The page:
Malware was discovered re-installing itself in Android phones
Today cybersecurity researchers reported a serious incident that has been constantly monitored this year, it seems that hundreds of thousands of Android users have been infected by a new piece of mysterious malware that hides and if it is deleted it can reinstall itself. Even worse is the fact that after the victim dose a full factory reset on the infected device the malware reinstalls there too.
This new piece of malware is known as Xhelper, at this point, his infection has reached 50,000 Android devices in just the last six months and is continuing to spread by infecting at least 4000 devices every month.
Xhelper Android malware capabilities:
It can regularly reinstall itself, almost every day after deletion
sets all install apps from unknown sources’ settings to on
reinstalls itself after restoring the device
It is pre-installed on phones that come from China
Origins of Xhelper Android Malware:
Sadly, for the moment cybersecurity experts did not find the exact place of birth of Xhelper malware comes, but they suspect that a malicious system app pre-installed on Android devices from certain brands downloaded the malware.
During a malware analysis done on Xhelper it was found that none of the samples available on the Google Play Store, which makes them think that it is possible that users got the Xhelper malware downloaded from unknown sources.
The above-presented conclusion is not the only one because Xhelper was found re-installing itself more frequently on certain phone brands, which leads researchers to believe that the hackers are targeting specific brands. In this case, it makes sense to think that Xhelper malware is being spread by web redirects or other shady websites that prompt users to download apps from untrusted third-party sources.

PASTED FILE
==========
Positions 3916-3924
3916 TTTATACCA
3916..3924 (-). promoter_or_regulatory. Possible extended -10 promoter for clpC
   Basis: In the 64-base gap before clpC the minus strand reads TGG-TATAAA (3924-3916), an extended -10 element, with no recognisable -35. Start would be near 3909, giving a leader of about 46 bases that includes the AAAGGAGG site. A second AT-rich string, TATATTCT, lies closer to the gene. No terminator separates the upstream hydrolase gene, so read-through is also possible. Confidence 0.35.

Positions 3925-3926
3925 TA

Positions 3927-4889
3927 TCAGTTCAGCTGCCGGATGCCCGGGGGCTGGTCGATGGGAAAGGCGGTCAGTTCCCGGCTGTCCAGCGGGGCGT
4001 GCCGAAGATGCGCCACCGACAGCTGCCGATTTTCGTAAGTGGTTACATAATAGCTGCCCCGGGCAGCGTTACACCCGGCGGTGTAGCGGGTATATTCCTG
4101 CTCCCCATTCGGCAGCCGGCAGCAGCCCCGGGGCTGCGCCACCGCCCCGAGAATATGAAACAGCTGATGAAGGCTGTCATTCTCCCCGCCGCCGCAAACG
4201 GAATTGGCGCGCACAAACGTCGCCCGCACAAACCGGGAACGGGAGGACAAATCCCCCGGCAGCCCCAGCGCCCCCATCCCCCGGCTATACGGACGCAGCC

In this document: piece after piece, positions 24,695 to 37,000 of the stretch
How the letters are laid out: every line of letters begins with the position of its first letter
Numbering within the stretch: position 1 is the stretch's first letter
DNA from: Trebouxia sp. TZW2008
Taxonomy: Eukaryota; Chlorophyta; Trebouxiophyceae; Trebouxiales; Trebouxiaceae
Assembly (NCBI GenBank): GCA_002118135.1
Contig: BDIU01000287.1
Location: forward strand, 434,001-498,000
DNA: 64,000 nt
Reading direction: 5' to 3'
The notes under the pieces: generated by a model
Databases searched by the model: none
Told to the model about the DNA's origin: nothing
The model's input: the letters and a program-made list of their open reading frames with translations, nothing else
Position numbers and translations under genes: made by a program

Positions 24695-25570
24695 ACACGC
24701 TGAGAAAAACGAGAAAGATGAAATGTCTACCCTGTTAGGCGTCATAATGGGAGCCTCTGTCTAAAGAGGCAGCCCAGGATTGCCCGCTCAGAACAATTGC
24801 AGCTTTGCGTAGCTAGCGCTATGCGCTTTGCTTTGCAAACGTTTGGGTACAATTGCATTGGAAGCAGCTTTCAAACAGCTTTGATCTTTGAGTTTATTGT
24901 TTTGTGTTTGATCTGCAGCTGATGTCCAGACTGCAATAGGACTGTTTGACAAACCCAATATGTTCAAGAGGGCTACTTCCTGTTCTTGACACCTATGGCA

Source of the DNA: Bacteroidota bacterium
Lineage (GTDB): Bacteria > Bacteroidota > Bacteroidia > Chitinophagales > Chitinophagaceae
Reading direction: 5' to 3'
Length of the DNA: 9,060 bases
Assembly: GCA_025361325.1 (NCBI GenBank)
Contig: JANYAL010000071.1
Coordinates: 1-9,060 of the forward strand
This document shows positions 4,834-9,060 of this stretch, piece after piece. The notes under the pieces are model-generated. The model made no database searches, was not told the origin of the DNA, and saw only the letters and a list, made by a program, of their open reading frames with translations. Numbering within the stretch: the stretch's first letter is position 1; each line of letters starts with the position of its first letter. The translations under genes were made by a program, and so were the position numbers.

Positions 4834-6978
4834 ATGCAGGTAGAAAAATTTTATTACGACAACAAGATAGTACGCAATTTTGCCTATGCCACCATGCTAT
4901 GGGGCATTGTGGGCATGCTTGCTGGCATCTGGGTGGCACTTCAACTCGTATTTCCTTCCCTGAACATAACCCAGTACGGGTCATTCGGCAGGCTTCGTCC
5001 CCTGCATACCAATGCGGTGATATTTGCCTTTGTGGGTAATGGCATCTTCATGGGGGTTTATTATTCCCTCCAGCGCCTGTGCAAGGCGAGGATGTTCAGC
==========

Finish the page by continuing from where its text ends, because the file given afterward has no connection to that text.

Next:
Xhelper Malware Modus-Operandi:
After the infection is complete Xhelper doesn’t show a regular user interface; instead, it gets installed as an application component that doesn’t show up on the device’s application launcher in an attempt to remain hidden from the users.
Xhelper then launches himself via some external events triggered by users, like connecting or disconnecting the infected device from a power supply, rebooting a device, or installing or uninstalling an app.
The malware behavior stars by contacting its remote command-and-control server over an encrypted channel and downloads additional payloads such as droppers, clickers, and rootkits on the compromised Android devices.
The most outrageous thing discovered about this control and command server is that the server is a pool of malware that has vast and varied in functionality, giving the hacker behind it multiple options, including data theft or even complete takeover of the device
The Xhelper malware has been targeting Android smartphone users primarily in India, the United States, and Russia.
How to stay safe:
keep your device and apps up-to-date
avoid app downloads from unknown sources
never give full permissions to shady apps
frequently back up data